Correction: A previous version of this article said Biketown had been sold to Lyft. The program remains city owned.

Biketown has a new operator—ride-share company Lyft.

Rumors began circulating last month that Lyft would buy Motivate, the company that runs Biketown. Today, Lyft officially announced their acquisition of Motivate, which is the largest bike-share company in the U.S.

The ride-share company will take over all of Motivate's contracts, including its deal with the City of Portland. Along with the promise of more capital poured into Biketown's existing infrastructure, Lyft's press release states that the company plans to transition to dockless bikes.

It's an exciting shift, since Biketown's docking system has proven to be one of the program's biggest drawbacks. Seattle switched to dockless bikes in January, and now has a ridership rate that's only second to New York's. Some of Motivate's other markets, including New York's CitiBikes, began piloting dockless programs this spring.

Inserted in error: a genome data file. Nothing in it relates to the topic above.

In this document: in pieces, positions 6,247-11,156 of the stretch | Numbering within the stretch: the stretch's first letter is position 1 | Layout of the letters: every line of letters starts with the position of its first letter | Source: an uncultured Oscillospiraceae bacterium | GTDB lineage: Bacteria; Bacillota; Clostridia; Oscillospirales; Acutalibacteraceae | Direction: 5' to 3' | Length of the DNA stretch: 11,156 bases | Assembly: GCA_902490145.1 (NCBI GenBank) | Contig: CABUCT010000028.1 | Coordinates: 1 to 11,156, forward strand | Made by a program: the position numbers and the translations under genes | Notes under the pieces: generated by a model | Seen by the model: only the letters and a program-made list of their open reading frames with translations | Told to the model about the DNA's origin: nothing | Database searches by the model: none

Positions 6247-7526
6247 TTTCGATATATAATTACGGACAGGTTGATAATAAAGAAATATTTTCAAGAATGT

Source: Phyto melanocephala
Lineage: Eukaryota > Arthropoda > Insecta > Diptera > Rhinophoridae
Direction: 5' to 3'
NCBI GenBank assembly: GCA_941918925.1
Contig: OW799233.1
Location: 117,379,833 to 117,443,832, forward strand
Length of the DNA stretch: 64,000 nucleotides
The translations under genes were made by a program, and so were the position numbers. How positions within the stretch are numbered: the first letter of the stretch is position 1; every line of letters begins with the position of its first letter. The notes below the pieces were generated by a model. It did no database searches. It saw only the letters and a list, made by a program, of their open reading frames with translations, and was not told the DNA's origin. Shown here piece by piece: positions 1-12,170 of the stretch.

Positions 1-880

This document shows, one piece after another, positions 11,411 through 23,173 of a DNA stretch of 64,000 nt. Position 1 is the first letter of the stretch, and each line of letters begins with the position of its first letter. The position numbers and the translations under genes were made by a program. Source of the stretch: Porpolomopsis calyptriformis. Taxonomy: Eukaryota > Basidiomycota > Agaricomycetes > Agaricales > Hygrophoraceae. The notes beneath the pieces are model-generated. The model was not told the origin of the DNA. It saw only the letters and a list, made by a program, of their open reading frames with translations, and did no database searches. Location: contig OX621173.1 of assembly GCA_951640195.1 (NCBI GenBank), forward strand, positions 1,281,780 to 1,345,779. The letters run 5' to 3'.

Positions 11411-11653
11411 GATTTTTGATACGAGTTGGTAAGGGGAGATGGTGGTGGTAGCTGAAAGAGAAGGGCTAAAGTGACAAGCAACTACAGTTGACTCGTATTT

Madeline Kaye, a PR representative for Lyft, tells WW that there will be no immediate changes to Biketown, and that it's too early to announce when dockless bikes will be installed.

"Lyft will begin integrating bikes into the Lyft platform once the deal closes, but it's safe to assume that bikes will become a mode that can be selected within the Lyft app," says Kaye.

The buyout is Lyft's entrance into the bike-share market, a decision that rivals Uber's purchase of JUMP this spring.